So I’m currently working on a project to create a simplified version of the experiment laid out here: https://www.frontiersin.org/articles/10.3389/fncir.2017.00081/full
You can find my current implementation here: https://github.com/socradeez/HTMExperiment---1
It’s still very much a work in progress, and I use the term
simplified for a reason. I’m using a very basic implementation of the spatial pooler and temporal memory algorithms from the BAMI whitepapers to construct the proximal and basal distal connection layers respectively in my L4 implementation. I’m currently working on the L2 class and I’ve run into a bit of an issue. I’m having trouble finding a reference for the models used in the experiment similar to how the BAMI whitepapers or HTMSchool have in-depth explanations for the various components and structure of the L4 algorithms. I’ve been digging through the htmresearch experiment repo to see if I can pick apart exactly how Numenta structured their model to try to copy it, and I found this: https://github.com/numenta/htmresearch/blob/ea7f86eb6c575e5a749ce4411d1cd10b18da19a1/htmresearch/algorithms/column_pooler.py#L28
This appears to be an early implementation of some of the concepts that were used in the L2 implementation, including things like inertia (for keeping neurons active over time to create a stable representation), conditional learning (only learning when the number of active neurons is below a certain threshold) and more.
I’m hoping that I’m just being blind and there is a resource similar to the BAMI whitepapers right in front of my face and that someone here will just post a link and that will be that. Barring that, if anyone has any further materials for reading on this topic, I would appreciate the effort. Until then, I’ll just keep picking at their repo to see if I can figure out how to construct something similar.
The “Materials and Method” section of that paper does technically contain a complete description of the L2 model. [Edit: I wouldn’t say it’s a good description. Its very terse and the equations are tough to read.]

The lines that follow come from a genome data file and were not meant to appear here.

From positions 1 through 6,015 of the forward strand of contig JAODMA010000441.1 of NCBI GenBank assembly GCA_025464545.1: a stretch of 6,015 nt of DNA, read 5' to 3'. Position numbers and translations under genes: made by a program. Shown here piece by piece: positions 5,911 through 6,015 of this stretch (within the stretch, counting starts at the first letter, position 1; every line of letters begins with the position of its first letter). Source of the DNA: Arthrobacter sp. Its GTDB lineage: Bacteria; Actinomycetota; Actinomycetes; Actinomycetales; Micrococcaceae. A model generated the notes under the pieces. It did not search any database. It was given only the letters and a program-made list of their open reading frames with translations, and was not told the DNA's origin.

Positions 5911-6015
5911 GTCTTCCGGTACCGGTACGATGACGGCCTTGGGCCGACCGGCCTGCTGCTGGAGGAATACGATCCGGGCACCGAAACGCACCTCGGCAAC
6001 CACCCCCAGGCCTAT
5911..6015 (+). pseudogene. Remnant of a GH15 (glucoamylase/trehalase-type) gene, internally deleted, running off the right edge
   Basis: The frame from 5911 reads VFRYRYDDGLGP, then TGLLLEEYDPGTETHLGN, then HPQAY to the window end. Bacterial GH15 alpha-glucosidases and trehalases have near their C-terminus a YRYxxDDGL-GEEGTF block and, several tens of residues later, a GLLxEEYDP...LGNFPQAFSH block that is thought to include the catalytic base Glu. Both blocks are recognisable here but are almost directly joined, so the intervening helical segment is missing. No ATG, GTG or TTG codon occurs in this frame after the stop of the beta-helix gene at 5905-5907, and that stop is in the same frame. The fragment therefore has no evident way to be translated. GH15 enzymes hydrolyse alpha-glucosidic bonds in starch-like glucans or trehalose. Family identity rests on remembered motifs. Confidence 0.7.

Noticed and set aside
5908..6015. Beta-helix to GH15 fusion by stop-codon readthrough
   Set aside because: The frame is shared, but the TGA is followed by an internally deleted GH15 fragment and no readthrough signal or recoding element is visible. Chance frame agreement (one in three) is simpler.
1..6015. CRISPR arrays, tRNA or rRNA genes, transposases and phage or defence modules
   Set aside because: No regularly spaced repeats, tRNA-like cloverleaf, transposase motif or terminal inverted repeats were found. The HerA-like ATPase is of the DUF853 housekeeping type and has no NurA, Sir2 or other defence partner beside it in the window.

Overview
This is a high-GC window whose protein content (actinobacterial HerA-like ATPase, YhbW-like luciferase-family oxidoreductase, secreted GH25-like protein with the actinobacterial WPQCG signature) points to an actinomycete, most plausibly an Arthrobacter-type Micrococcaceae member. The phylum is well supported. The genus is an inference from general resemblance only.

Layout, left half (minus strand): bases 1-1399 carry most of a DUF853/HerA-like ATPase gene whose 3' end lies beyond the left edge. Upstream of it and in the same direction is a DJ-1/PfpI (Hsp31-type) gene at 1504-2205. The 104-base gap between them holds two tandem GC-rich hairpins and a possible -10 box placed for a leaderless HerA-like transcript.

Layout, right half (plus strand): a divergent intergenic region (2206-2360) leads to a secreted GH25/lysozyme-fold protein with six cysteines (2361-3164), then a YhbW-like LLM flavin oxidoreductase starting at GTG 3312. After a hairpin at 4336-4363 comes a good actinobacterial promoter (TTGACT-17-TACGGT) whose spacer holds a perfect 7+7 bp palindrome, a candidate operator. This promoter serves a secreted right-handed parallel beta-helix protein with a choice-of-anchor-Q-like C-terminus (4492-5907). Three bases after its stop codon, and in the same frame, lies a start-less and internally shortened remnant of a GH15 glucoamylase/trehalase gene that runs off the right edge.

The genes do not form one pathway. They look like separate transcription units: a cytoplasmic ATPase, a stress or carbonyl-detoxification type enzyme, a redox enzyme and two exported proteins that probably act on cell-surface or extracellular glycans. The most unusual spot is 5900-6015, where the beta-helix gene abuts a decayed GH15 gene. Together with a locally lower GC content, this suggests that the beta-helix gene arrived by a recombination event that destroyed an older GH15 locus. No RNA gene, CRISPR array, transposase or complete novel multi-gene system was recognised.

“To determine activity in the output layer we calculate the feedforward and lateral input to each cell. Cells with enough feedforward overlap with the input layer, and the most lateral support from the previous time step become active.”
“When learning a new object a sparse set of cells in the output layer is selected to represent the new object. These cells remain active while the system senses the object at different locations. Thus, each output cell pools over multiple feature/location representations in the input layer.”
I don’t think I would call this a “complete description”. For instance, they talk about cells with “enough feedforward overlap”. How much is enough? Is the model sensitive to this parameter? Is it static or dynamic? Then it talks about cells with “the most lateral support from the previous time step”. Again, how is this threshold calculated, and what does a reasonable threshold look like?
The second paragraph is even more vague. They talk about “a sparse set of cells” being selected, but they don’t actually talk about how they’re selecting those cells or how they determine how to keep them active, etc. The column pooler implementation which appears to be used in the repo for the experiment has a lot of different operations that appear to be governing this process, and from what I can tell it’s much more complex than the “materials and methods” section makes it out to be.
The full text of the article has more details and answers some of your questions.
- They apply a simple constant threshold to the feedforward overlap, they do not state what value they used.
- The lateral support uses a competition to activate, so they sort the cells by how many active distal segments each cell has and activate the cells with the most distal segments active.
- During training they activate a random set of cells, and they force them to be active for the duration of each training session. The L2 model has computer code that prevents the active cells from changing while it’s training. This aspect of the model is obviously not biologically constrained.
Continuing to post exactly what’s in the paper that I have read multiple times is unhelpful. The parts that you’re posting are parts that appear to be in direct contradiction to the code supplied from the experiment, which is the entire reason I made this post in the first place. I’m looking for additional references that I can use to reconcile the discrepancies between what I’m seeing in the paper and what I’m seeing in the supplied code, so that I can work to recreate their findings.
For what it’s worth, there are other ways to do that task besides how they did it in the article.
You can hear about my experiments on this topic here:
Ok, in that case I would recommend sticking to what’s written in the published article.
The htm-research repo is convoluted and full of failed and/or unpublished experiments that they never deleted the code for.